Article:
“Philosophically, the ISO standard requires you to not sit on your accomplishments, but instead focus on what can be better and what can be improved,” added Mellon.

What are the costs to achieve initial certification?

There is no minimum or maximum cost with cost depending on the size of the company and how much work it must do to achieve compliance with the 20 certification elements.

“The direct certification costs will depend on the size and exactly how established the organization is,” Schweitzer said. “Establishing compliance within the organization and then becoming certificated can take anywhere from three months to three years, with the average company taking around 12 months. Generally companies will start by performing a gap analysis to determine the areas of focus. Depending on the level of internal expertise, a company may also choose to bring in an outside consultant for assistance. Obviously these two factors could create variation in the total cost to implement and achieve certification. However, once compliance is achieved, the cost is relatively low for the actual certification process and should cost less than $2,000 depending on the registrar company used and the size of the company being audited. Larger companies could see much higher costs depending on the number of days required to audit the organization and the number of external auditors needed.”

What are the 20 elements on which the certification is built?

Summarized below, from ISO 9001 documentation:

  1. Management Responsibility/Commitment – A good company will put emphasis on quality and meeting customer expectations from top management all the way down throughout the organization. To ensure this, top management defines the quality policy and key quality objectives while making sure they are communicated, reviewed and constantly improved upon throughout the organization. Top management also ensures that the infrastructure and resource planning is aligned with the quality objectives.
  2. Quality System – A quality system is established by creating a Quality Manual and related procedures affecting the quality of the product. 
  3. Contract Review – A contract defines the customers’ requirements and expectations. 
  4. Product Realization/Design Control – Product design and development activities are planned and controlled through the product development process. 
  5. Document and Data Control – The creation, revision and approval process for all company documents is defined and controlled by the ISO 9001 standards.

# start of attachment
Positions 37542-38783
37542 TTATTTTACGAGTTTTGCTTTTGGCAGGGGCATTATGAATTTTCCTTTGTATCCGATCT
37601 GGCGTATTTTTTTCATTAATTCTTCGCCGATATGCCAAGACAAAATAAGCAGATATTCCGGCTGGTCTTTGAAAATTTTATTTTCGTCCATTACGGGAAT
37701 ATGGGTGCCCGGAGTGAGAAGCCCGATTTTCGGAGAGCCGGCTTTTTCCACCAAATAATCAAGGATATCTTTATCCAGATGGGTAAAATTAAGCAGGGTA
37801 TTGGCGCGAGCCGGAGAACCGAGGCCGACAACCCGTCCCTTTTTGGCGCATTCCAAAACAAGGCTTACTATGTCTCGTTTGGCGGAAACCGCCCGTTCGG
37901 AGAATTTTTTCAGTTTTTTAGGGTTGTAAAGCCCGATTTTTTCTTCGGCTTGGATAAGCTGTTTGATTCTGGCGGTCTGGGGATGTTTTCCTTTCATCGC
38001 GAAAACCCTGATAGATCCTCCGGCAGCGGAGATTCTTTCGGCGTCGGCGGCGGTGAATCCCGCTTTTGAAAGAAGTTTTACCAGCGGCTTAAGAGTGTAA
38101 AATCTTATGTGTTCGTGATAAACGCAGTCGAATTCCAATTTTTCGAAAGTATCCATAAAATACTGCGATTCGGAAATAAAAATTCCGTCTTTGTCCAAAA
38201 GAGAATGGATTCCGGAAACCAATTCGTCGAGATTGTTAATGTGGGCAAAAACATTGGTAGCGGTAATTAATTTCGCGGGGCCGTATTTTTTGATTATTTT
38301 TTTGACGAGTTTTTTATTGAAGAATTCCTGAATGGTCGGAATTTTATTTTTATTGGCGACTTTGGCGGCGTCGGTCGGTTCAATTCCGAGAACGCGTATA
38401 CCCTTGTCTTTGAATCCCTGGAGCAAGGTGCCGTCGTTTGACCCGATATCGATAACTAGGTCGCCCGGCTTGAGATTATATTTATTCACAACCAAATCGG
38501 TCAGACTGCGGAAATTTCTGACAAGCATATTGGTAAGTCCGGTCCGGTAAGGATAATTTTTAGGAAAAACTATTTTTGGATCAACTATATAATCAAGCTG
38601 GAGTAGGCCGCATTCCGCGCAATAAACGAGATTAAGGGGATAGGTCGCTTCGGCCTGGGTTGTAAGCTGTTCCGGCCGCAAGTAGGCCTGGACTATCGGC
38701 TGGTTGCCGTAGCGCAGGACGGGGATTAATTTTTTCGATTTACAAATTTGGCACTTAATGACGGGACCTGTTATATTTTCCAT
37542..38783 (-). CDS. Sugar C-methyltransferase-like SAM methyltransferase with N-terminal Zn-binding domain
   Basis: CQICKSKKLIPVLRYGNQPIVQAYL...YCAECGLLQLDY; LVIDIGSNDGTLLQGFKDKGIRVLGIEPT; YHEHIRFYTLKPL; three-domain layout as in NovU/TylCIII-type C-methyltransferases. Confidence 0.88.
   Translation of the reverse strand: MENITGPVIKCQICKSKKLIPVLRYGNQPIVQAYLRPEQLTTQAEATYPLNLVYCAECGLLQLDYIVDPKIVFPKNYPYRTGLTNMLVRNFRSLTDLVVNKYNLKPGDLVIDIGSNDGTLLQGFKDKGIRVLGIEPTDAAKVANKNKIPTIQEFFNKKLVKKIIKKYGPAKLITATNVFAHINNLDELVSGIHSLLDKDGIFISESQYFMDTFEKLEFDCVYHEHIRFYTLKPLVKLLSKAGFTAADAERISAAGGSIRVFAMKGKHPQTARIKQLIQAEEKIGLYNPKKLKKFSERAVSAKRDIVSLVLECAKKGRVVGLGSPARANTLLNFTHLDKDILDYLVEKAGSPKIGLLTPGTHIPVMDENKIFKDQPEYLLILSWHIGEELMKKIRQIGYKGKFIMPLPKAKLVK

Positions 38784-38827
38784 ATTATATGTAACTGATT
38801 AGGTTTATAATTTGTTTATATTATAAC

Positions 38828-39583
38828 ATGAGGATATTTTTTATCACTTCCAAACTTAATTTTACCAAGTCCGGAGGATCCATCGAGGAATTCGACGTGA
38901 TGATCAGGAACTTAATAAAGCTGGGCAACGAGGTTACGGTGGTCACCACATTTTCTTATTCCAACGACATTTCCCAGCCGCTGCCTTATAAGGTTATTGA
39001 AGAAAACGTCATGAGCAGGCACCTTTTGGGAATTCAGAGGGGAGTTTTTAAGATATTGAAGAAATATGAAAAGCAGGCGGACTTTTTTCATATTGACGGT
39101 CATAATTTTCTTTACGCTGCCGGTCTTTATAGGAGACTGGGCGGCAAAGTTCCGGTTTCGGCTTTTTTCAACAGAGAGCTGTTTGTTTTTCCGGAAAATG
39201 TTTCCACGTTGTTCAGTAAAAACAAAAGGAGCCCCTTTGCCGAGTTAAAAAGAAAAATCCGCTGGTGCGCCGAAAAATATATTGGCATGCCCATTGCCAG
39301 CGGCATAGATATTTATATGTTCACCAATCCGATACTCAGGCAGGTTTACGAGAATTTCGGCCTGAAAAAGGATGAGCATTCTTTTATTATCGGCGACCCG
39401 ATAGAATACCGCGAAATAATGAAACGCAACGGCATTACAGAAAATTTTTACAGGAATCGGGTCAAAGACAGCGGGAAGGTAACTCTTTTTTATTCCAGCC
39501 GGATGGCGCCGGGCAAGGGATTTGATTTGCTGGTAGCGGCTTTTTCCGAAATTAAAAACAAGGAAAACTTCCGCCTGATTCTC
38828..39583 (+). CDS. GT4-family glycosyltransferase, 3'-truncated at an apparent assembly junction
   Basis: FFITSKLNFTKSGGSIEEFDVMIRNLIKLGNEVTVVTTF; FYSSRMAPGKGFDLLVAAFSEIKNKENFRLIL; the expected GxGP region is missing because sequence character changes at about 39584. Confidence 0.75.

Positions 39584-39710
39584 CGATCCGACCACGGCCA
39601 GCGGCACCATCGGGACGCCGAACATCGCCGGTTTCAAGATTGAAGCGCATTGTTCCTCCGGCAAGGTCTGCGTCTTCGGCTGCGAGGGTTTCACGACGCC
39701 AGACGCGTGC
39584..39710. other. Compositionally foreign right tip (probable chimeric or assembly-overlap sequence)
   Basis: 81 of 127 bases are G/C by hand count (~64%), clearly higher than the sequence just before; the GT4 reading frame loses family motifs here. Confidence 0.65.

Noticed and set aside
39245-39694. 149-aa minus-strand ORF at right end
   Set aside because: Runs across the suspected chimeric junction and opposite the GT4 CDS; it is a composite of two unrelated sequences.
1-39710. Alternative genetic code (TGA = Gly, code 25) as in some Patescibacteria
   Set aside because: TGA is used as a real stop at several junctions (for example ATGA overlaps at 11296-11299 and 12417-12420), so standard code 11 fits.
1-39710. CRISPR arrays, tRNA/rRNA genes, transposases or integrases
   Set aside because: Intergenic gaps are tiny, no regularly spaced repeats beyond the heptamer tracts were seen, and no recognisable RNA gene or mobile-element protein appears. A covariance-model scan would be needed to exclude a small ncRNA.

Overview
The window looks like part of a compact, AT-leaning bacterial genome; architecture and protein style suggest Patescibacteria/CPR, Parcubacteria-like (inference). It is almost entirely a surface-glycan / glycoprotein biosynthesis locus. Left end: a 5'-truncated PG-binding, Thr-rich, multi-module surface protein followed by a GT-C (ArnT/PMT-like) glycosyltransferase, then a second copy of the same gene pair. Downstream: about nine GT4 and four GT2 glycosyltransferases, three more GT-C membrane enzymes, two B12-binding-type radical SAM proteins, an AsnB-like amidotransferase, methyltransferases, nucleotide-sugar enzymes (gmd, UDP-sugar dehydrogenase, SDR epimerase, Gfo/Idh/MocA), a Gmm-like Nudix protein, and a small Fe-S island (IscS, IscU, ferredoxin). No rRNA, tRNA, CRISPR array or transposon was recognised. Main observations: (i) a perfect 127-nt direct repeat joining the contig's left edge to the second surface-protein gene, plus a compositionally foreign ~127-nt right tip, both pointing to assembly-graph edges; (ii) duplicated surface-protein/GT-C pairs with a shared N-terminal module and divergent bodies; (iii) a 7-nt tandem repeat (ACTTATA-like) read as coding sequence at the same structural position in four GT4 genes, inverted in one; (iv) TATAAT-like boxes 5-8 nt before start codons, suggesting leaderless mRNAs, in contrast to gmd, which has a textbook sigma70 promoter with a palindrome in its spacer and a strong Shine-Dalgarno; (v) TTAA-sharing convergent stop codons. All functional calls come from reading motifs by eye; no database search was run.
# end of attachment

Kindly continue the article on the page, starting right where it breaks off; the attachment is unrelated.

6. Purchasing – Purchasing procedures describe supplier requirements and the system for ensuring compliance to these standards.
  7. Control of Customer Supplied Product – Products supplied by the customer are maintained and kept according to written procedures.
  8. Product Identification and Traceability – Procedures are established to identify a product and the methods used to allow proper traceability through manufacturing, delivery and installation.
  9. Monitoring, Measurement and Testing of Product – Product verification and validation to design requirements and customer expectations are carried out throughout the product development and manufacturing processes.
  10. Process Control – Standard operating procedures and work instructions are documented, verified and audited to ensure that each job function is being carried out.
  11. Control of Inspection, Measuring and Test Equipment – All gauges and measuring devices used to verify products are controlled and calibrated on a regular basis.
  12. Inspection and Test StatusIdentification of the inspection and/or test status as well as the person or persons performing these activities are recorded and stays with the product as it moves forward through the subsequent stages of the process. 
  13. Control of Nonconforming Product – Materials or products that fail to meet specifications are identified and are required to go through a proper disposition process by authorized personnel to determine if they can be used as is, reworked or returned to the supplier.
  14. Corrective/Preventative Action (Continuous Improvement) – The corrective action process is meant to identify nonconformance in the product and/or company’s processes. Once identified the company’s systems should focus on identifying the root cause and implementing corrective action. Preventative action is used to identify key processes/product characteristics and implementing solutions to prevent nonconformance.
  15. Handling, Storage, Packaging, Preservation and Delivery – Processes define the methods to prevent damage during manufacturing, storage and handling of the product.
  16. Control of Quality Records – Records of key processes are controlled, maintained and used for verification by the auditing teams.
  17. Internal Quality Audits – Highly trained internal auditing teams are formed to verify that the quality system is effective and being maintained.
  18. Training – An ISO 9001 certified company requires all employees to be aware of their role and responsibility and how they affect the overall company’s strategic goals. New processes or changes in the company’s processes and procedures require proper training and documentation of such training. Training records are maintained for each employee in the organization. 
  19. Servicing – Establishing methods and procedures for handling customer service.
  20. Analysis of Data – Appropriate data is determined, collected and analyzed to demonstrate the suitability and effectiveness of the quality management system. Methods of statistical analysis are used to measure product performance, customer satisfaction and to determine whether key processes are working. Results are used to initiate continuous improvement.

Can a company lose ISO 9001 certification after earning it?

ISO 9001 certification requires surveillance audits after the certification is received. Generally this is done once a year by a third party auditing firm. If a company does not demonstrate the ability to meet the ISO 9001 requirements, the certification can be lost.

–Michael Hodgson